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ENERGY EFFICIENT RADIO RESOURCE MANAGEMENT FOR FUTURE MOBILE CELLULAR RADIO ACCESS NETWORKS

Turyagyenda, Charles (2014) ENERGY EFFICIENT RADIO RESOURCE MANAGEMENT FOR FUTURE MOBILE CELLULAR RADIO ACCESS NETWORKS. PhD thesis, University of Sheffield.

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Abstract

Historically mobile Radio Access Networks (RANs) were optimised initially to maximise coverage and subsequently to improve capacity, user data rates and quality of service. However, the recent exponential growth in the volume of transmitted data coupled with the ever increasing energy costs has highlighted the need to optimise futuristic RANs from an energy efficiency perspective. This research study postulated the utilisation of radio resource management approaches to improve the energy efficiency of modern RANs, with a particular emphasis on the radio frequency energy performance. The research study yielded the following major outcomes. First, there was notable positive correlation between user channel quality improvements and the energy efficiency of RANs. Second, channel quality aware packet schedulers were more energy efficient than channel quality ignorant packet schedulers. Third, energy aware scheduling metrics coupled with power control algorithms can be utilised to optimise and refine the energy efficiency performance of the rate adaptive frequency domain packet scheduling. Fourth, the dynamic temporal and spatial traffic load characteristics, in the radio access network, present energy saving opportunities through collaborative and cooperative Inter-Cell Interference (ICI) management among neighbouring base stations. While the results presented in this thesis pertain to radio frequency and/or radio head energy consumption, the improved energy efficiency could be leveraged by increasing the inter site distance between base stations subsequently reducing the density of base stations in any given geographical area thus reducing the energy consumption of the RANs as a whole. The benefits of energy efficient RANs are twofold, i.e. reduction in the amount of CO2 emission and lower operating expenditure (OPEX).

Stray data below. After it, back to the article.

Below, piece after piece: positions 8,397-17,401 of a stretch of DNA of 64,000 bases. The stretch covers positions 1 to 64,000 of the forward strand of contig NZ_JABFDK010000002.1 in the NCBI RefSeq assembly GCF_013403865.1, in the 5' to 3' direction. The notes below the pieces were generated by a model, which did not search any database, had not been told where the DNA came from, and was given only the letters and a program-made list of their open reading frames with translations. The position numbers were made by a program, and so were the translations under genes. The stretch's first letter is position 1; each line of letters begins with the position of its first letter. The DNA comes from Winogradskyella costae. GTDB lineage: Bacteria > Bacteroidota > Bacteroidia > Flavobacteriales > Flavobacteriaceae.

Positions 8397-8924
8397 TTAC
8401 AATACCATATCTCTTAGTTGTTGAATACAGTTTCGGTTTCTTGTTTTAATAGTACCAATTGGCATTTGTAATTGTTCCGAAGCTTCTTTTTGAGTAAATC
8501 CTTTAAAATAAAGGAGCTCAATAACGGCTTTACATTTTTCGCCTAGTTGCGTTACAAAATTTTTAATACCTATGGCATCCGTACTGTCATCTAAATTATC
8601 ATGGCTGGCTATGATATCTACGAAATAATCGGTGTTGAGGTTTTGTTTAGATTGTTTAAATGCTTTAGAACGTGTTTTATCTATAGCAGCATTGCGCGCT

Item Type: Thesis (PhD)
Academic Units: The University of Sheffield > Faculty of Engineering (Sheffield) > Electronic and Electrical Engineering (Sheffield)
Identification Number/EthosID: uk.bl.ethos.605493
Depositing User: Mr Charles Turyagyenda
Date Deposited: 05 Jun 2014 07:45
Last Modified: 03 Oct 2016 11:16
URI: http://etheses.whiterose.ac.uk/id/eprint/6247

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